The only observations considering TMT in the war zone included one under the supervision of Dr. Dechesne who applied the TMT to some problems that the multinational troops were having while serving on a peace-keeping mission in Kabul, Afghanistan. The problem was that although Dutch and German troops have been working well together on various joint missions, when they got to Kabul, positive relations seemed to be breaking down and old national rivalries seemed to be coming to the surface. The findings implicated that the higher the soldiers scored on a fear of death scale, the more negative their attitudes toward working with soldiers from other European countries. Another study that will be hinting on the TMT during war time is an upcoming research which will address the promotion of suicidal behaviour in respond to constant reminders of death ( Winerman 2005). Further, although some research has been done with regards to the responses of the trained military occupants in the war zone, nothing has been done to consider the reaction of the lay people who are not trained professionals in dealing with the fear of death in respond to constant reminders of death. Also most researches have concentrated on how the shocking events of September 11 has lead to nationalism and the voting results leading to the victory of president Bush, none has pondered on the out comes of this war on the increased nationalism, intolerance of dissents, hostility towards those who are different and need for heroes in the Iraqi population. Rather, the political policy is to show the unrest in Iraq as an outbreak of a civil war and the invaders ( Americans) are simply portrayed as the neutral foreign party who are risking their lives to promote peace and understanding between people who, up until the point of occupation, were very peacful and understanding indeed.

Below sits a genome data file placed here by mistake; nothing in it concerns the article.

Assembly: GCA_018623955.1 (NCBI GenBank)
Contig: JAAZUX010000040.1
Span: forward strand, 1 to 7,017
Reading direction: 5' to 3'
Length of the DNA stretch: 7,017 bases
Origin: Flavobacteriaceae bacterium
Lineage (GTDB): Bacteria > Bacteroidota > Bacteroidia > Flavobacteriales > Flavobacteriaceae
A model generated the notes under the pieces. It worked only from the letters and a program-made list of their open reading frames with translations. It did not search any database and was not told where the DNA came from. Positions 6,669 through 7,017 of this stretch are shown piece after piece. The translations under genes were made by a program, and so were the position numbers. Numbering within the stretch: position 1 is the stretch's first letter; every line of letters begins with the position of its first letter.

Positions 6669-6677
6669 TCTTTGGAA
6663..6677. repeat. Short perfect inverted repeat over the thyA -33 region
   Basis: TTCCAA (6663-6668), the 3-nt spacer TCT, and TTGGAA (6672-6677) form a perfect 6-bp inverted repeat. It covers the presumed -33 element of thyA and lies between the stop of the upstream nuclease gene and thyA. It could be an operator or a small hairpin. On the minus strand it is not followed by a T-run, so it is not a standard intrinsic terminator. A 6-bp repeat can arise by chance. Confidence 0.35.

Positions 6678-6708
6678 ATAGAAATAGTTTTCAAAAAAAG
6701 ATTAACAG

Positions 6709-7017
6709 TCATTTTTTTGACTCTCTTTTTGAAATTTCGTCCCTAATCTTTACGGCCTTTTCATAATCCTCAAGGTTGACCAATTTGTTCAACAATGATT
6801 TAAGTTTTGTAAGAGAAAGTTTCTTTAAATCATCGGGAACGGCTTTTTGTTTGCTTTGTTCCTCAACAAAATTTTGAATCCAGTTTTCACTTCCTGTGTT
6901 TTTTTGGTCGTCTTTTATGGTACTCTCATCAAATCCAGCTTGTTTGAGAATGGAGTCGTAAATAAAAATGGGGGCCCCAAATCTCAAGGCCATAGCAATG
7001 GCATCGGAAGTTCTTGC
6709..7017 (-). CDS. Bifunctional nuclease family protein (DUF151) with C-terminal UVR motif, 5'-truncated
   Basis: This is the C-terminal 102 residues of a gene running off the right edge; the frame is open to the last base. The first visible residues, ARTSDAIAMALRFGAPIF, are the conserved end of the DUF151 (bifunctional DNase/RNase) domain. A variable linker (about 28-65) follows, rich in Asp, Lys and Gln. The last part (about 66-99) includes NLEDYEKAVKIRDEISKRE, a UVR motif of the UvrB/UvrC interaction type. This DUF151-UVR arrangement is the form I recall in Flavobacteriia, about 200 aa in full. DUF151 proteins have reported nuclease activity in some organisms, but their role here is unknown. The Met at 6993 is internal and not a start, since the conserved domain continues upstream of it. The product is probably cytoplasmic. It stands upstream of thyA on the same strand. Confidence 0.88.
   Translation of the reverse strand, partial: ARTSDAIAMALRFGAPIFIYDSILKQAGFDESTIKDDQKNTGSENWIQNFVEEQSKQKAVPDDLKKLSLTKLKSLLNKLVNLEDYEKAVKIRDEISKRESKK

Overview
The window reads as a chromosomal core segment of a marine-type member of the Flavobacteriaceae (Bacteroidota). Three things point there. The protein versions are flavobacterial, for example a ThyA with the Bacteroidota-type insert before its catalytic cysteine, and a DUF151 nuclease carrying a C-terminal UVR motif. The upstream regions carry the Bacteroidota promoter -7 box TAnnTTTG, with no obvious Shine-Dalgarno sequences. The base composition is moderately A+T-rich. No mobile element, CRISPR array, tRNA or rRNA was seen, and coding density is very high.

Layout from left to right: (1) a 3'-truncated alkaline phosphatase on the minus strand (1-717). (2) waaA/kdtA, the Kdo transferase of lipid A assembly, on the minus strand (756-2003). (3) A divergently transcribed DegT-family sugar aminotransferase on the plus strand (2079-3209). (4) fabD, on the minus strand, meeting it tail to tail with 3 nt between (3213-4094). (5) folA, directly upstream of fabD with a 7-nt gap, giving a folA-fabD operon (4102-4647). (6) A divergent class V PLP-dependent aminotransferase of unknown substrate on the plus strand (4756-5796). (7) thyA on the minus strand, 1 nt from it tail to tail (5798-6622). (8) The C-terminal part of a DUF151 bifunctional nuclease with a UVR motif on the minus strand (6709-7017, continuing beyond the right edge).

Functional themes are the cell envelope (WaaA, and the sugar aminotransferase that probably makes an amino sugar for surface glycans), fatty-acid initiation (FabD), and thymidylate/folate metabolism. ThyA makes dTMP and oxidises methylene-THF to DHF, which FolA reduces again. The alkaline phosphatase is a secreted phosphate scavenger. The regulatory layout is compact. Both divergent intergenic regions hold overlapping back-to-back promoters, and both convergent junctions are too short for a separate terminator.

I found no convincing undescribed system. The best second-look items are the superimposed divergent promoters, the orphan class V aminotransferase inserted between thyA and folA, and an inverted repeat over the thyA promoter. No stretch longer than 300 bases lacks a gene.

My ideas convey that being exposed to frequent instances of death will create increased ethnocentrism and aggression against attitudinally dissimilar others just as it has been proven in previous studies. To elaborate on this point i will further discribe the recent conflicts between Sunnis and Shia in Iraq. Just today two suicide bombers caused the death of about 75 Shia muslims in a Shia Mosque.